IF YOU DON'T KNOW what you're looking for, the entry to Theater Schmeater is remarkably easy to miss. That's because the theater, which has been

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Licking it into shape

Theater Schmeater's new artistic director plans big changes for a small venue.

IF YOU DON'T KNOW what you're looking for, the entry to Theater Schmeater is remarkably easy to miss. That's because the theater, which has been dedicated for seven years to "great plays, done simply," is in a converted parking garage up on Capitol Hill. Patrons descend a concrete walkway into the underground venue noted for its popular "Twilight Zone Live" late-night shows along with a mix of American classics, all performed with enthusiasm on a shoestring budget.

The Trestle at Pope Lick Creek

Theater Schmeater till December 18

The door is a little easier to see thanks to a newly painted sign, and the lobby now boasts carpeting—a minuscule change compared with other theaters' capital campaigns, but a big one for the Schmeater, according to its new artistic director Sheila Daniels. "We've always aimed to treat our audiences well, but now we're on a mission to take a garage and make it as beautiful a place as possible."

This cosmetic improvement is only the most visible of a number of changes that Daniels has planned for the theater, as is clear from a glance at the 2000 season. Since Doug Hunt and Anthony Winkler founded the Schmeater in 1992, the concentration has been on the classical Western canon, white guys from the Greeks through to Sam Shepard by way of such perennials as Kaufman & Hart and George Bernard Shaw. But now, seven years and over 40 shows later, both founders were burned out and interested in finding a replacement with some fresh energy and new ideas.

Daniels not may have been the only choice to take the helm, but it looks as if she was an inspired one. This talented actor/director has been working in Seattle since 1992, as a founding member of the Immediate Theater, a company member of AHA!, and currently on the staff of Cornish College of the Arts. Her directorial work is notable for its strong command of physical theater, particularly in her 1997 production of Sophie Treadwell's Machinal, which featured such ingenious touches as tap-dancers imitating the sound of office machines.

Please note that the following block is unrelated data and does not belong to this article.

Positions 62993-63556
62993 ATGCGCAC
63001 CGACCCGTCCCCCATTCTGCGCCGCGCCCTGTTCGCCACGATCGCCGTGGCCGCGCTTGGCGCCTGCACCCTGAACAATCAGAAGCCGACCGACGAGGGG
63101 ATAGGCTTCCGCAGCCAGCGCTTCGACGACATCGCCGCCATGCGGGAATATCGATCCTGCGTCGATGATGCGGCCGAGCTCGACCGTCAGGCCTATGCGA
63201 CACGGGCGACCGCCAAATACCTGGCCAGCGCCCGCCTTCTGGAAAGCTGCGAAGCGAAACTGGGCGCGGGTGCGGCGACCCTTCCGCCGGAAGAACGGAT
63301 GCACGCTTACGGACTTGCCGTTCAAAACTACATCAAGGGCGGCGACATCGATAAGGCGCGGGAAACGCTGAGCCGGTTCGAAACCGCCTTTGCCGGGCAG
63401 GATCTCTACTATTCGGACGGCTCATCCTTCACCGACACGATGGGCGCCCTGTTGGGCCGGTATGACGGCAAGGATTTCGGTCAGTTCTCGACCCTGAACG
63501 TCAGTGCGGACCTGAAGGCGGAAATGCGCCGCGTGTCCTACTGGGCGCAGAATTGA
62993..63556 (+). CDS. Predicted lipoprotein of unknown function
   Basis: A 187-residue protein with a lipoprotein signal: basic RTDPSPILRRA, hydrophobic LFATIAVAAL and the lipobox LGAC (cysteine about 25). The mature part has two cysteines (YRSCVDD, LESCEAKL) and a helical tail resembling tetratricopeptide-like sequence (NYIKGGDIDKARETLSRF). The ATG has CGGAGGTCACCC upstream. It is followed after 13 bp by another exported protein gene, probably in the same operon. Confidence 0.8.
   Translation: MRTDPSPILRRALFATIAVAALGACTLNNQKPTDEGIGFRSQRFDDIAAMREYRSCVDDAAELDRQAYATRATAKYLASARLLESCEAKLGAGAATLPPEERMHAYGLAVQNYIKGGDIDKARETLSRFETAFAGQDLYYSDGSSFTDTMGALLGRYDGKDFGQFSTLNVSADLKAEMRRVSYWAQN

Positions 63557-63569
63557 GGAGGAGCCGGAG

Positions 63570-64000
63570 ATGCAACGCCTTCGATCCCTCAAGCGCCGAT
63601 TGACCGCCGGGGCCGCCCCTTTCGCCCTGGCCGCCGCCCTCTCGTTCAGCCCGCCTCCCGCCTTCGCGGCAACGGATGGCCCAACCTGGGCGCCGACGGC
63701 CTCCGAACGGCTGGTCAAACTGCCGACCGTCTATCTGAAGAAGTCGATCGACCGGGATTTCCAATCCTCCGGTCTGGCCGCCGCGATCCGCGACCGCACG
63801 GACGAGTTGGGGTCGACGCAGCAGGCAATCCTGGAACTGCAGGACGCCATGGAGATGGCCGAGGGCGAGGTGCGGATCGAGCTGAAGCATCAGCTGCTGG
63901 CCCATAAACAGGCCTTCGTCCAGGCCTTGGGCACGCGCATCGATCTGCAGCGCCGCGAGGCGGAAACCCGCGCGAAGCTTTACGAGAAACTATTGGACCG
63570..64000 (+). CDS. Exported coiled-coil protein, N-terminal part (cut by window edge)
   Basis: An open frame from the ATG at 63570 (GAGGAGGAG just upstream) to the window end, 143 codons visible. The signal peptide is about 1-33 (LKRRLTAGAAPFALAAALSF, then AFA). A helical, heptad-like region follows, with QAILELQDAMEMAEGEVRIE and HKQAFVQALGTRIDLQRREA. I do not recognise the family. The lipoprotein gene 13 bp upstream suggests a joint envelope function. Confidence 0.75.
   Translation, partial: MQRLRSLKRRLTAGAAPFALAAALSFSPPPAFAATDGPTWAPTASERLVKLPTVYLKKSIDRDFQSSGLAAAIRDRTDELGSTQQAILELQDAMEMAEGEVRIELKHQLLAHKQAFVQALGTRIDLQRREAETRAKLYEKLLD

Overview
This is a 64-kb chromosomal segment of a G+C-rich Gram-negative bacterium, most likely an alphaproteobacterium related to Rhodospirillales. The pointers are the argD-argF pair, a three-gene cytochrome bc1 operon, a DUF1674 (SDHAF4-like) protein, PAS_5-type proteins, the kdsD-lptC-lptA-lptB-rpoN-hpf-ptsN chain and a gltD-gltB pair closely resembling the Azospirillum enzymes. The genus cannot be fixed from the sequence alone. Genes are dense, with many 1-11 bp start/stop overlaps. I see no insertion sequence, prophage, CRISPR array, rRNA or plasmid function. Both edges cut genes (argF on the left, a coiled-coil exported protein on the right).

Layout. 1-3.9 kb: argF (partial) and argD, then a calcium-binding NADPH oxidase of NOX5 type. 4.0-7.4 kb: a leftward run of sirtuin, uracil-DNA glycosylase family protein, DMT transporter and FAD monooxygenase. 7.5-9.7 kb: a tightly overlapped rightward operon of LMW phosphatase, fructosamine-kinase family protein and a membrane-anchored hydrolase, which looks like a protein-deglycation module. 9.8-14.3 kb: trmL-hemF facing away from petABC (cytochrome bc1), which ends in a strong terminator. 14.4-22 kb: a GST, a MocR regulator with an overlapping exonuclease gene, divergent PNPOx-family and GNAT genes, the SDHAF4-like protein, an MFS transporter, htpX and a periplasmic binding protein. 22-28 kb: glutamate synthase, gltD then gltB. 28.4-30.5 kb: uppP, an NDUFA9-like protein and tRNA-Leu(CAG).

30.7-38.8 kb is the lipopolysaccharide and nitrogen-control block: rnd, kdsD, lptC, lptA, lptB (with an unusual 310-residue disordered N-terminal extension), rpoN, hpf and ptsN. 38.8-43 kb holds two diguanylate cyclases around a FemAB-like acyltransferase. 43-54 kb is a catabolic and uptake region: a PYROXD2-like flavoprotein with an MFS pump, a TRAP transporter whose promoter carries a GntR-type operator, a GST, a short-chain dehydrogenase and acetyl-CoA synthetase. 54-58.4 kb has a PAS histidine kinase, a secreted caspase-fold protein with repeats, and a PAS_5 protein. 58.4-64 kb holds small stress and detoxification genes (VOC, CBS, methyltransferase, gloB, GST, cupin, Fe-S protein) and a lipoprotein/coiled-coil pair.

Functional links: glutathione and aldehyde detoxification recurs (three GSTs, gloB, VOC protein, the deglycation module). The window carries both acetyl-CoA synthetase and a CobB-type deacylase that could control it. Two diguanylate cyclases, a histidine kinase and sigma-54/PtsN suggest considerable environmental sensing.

Her new season, one that features new plays (Bill Corbett's Motorcade and Transformations and Other Tales, adapted from the poems of Anne Sexton) and neglected works by women, such as Aphra Behn's The Rover and Scottish writer Sue Glover's Bondagers, also includes such politically savvy pieces as Brendan Behan's The Hostage, a lyrical masterpiece about the Irish troubles, and Larry Kramer's early AIDS play The Normal Heart. It's all remarkably mature, considering the company's very name is an indiscreet nose-thumbing at any artistic pretensions.

BUT DANIELS CLEARLY feels that it's time for the theater to grow up, at least in the way it treats its artists and audiences. One important goal is to pay the staff and artists associated with the company "if not a living wage, close enough to one." She also wants to challenge the theater's audiences to newer and riskier fare. "I won't be taking away anything that they love, like the Twilight Zone shows, which at their best are poetic and have a real mystery to them. They've been a great way to attract new audiences, especially young people who might otherwise never enter a theater. But even with our late-night shows, we're introducing changes, like our new serial Money and Run, which is campy and fun but all new and locally written."

Just how the audiences will react to the new fare will be tested this week with the opening of The Trestle at Pope Lick Creek by Naomi Wallace, the Northwest premiere of the controversial play about a pair of small-town teenagers who develop a deadly game with a locomotive. Wallace, a poet-turned-playwright whose reputation remains higher outside this country than in it, is known for marrying heightened language to a gritty realism. The result, according to Daniels, avoids the sort of "poeticizing" in which a bunch of actors stand around reciting great gouts of image-rich language: "The train, interestingly, continues to move the piece, so that you don't have the lofty and static sort of poetic language you might expect. I couldn't imagine doing this play with people standing still."

Though Daniels admits that working on the play has been difficult, she's very pleased with the results. "I'm happy to have this as my premiere work in the space. I love working here because its physical limitations make me work harder. Trestle feels like a script written for a space with a lot of height, so the challenge has become, 'How do we create that here?' Our solution is to use depth as a convention for height."

Changing the fundamental way the audience sees the stage for Trestle may seem unusual and a little daunting, but if Daniels is successful in her ambitions, it will be only the first in many changes that aim to bring a cozy, cheerfully cheap venue into the vanguard of Seattle's alternative theaters.

 
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